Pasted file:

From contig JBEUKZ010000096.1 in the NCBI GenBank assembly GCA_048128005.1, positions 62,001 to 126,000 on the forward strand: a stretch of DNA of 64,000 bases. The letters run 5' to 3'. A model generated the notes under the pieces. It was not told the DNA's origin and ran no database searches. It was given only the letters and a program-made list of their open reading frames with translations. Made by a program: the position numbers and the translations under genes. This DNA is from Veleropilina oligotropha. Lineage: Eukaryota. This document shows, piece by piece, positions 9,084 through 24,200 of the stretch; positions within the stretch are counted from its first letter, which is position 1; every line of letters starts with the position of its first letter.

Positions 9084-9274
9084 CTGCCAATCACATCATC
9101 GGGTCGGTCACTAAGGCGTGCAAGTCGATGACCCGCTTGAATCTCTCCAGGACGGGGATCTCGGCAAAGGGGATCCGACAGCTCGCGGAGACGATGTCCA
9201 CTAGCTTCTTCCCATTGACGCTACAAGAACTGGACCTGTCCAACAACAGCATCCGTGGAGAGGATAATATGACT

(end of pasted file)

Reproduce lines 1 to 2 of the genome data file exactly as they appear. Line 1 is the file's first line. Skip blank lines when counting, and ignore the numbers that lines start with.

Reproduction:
From contig JBEUKZ010000096.1 in the NCBI GenBank assembly GCA_048128005.1, positions 62,001 to 126,000 on the forward strand: a stretch of DNA of 64,000 bases. The letters run 5' to 3'. A model generated the notes under the pieces. It was not told the DNA's origin and ran no database searches. It was given only the letters and a program-made list of their open reading frames with translations. Made by a program: the position numbers and the translations under genes. This DNA is from Veleropilina oligotropha. Lineage: Eukaryota. This document shows, piece by piece, positions 9,084 through 24,200 of the stretch; positions within the stretch are counted from its first letter, which is position 1; every line of letters starts with the position of its first letter.

Positions 9084-9274